Content Director: Doug Fodeman | Creative Director: David Deutsch


Last week we saw a slight decrease in malicious emails and texts that we believe originate from cybercriminals in India, Eastern Europe and Russia.  (Just a hunch.)  However, we saw a bump in “Nigerian 419” advance fee and job scams from African countries. (At least, we believe that these scams are most popular from criminals in African countries based on what we have read and the scammers whom we have personally tracked.  There are several ways to use technology to track people.  Marketers and scammers often track people they target.  They know when you’ve opened an email, how many times you’ve opened it, what time of day, and your general location.  If you want to learn one method for doing this, read this article on How-To

But one of our readers didn’t need to do this because he had a very strong hunch that the job he was interviewing for through Google Hangouts was actually a scam coming out of Nigeria.  Read this short dialogue when he calmly asks a question of the scammer that takes apart his scam.  It’s brilliantly simple! He then follows his question by providing a link to our article that has exposed 123 fraudulent job interviews through Google Hangouts (and similar text-based tools.)

We know that many people are still confined to home during this pandemic.  Many are using Zoom to work remotely or connect with family and friends.  Zoom is a great tool but there are many Zoombombers (hackers and pranksters who have been doing their best to crash meetings in inappropriate ways. (Just Google the word “zoombombing” to see articles about this phenomenon.)  We found this graphic on the internet which sums up 10 ways to secure your Zoom meeting.  The graphic appears to have come from a good article on about Zoom security.


Finally, a reminder that malicious actors around the world are still using content related to the Coronavirus pandemic as clickbait to malware, phishing tricks, and other scams.  Here’s just one example.  Please visit our article about these scams: in Thomaston, Maine have posted a scam text on their Facebook website that says “you’ve come in contact with someone who has COVID-19” blah, blah, blah… click the link.  No doubt, the link is malicious.  This April 19 CNN article highlights a variety of scams and robocalls themed around the pandemic.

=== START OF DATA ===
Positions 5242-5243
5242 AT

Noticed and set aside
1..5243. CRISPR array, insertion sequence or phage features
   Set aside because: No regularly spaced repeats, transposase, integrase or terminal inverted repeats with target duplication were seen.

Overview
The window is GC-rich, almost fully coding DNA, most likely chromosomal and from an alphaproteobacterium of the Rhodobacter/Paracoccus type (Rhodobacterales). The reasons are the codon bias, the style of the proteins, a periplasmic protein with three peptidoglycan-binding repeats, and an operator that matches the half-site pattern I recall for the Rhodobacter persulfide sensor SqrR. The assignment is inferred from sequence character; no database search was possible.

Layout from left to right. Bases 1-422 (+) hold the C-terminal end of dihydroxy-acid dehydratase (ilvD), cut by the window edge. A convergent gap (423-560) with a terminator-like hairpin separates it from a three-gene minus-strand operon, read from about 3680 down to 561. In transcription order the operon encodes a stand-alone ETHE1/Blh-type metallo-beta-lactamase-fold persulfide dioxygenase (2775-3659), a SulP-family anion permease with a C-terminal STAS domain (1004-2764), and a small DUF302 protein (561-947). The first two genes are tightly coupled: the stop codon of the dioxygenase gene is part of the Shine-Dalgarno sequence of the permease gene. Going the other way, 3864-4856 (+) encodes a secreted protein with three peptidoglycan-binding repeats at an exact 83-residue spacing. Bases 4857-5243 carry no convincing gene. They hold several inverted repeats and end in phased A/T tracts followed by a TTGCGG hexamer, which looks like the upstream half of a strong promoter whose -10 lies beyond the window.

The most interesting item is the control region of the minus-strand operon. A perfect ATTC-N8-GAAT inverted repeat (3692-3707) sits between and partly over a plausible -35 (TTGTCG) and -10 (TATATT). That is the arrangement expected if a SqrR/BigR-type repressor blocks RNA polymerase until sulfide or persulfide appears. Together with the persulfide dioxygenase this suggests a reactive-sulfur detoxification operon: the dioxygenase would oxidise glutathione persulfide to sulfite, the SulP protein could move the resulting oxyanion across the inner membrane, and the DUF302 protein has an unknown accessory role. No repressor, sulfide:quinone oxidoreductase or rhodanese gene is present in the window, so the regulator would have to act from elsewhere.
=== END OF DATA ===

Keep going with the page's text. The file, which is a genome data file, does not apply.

Don’t fall for these tricks!

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JP Morgan Chase Debit Card, Amazon Account, Paypal, and Office 365

Lots of phish in the sea last week!  Check out the “FROM” address in this email.  We found three grammatical or punctuation errors in that short email but we loved their effort when saying “due to… uncharacteristic activity.”  That “is[.]gd” shortened link redirects visitors to a hacked website in Morocco! (“.ma” is the 2-letter country code for Morocco)


Nary a week goes by without seeing some scam pretending to be related to the commercial giant Amazon.  Though this email begins with FROM “account-alert @,” that address is set into the name-holder place.  The actual email follows and is surrounded by the symbols <>.  This email was sent from a domain that doesn’t even seem to be registered according to several WHOIS tools we checked…. “Amaznsekutinyo[.]com.”  The Amazon account verification link at the bottom of the email actually points to a website in India called “deped[.]in.”  The opening sentence gives away this fraud if you are paying attention…

Fortunately, every service we checked knows that this is fraudulent, but it is also much more than a phishing email!  The website in India contains malware before redirecting you to the phishing site!



Another banking service very commonly phished is PayPal.  This email from “Admin PayPal” was sent from a fabricated, non-existent domain called “shankikamusexy[.]com.”  The link for PayPal login points to the subdomain of the domain “page[.]link.”



Finally, we received this email to “update” our Office365 password and also followed the link to the phishing page. The language used in this phish is hysterical!  Take a moment to read it!

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We Want to Give You Money!

Advance-fee scams are as ubiquitous as weeds.  We all get them in our inboxes if you’ve had an inbox older than 6 months or so.   What they all have in common is the fact that someone wants to give you money but the hitch is that you have to pay fees in advance!  And, of course, you never get “your” money.   Here are some recent favorites taken from the many that poured into our inboxes last week.  Enjoy them for what they are….fictional narratives.  It is important to point out that it is STANDARD OPERATING PROCEDURE for these scammers to send an email from one address but ask for a reply (or arrange it via the reply-to field) to a different email address.  This is true for all four scams below.  If our addition is correct, these 4 emails have informed us that we are to receive a total of $19,527,000!  Nearly $20 million dollars from awards, COVID19 donations, anti-fraud compensation packages and because someone thinks we believe in God and will do good work with her funds after she’s dead and gone.  Like we said… great fictional narratives.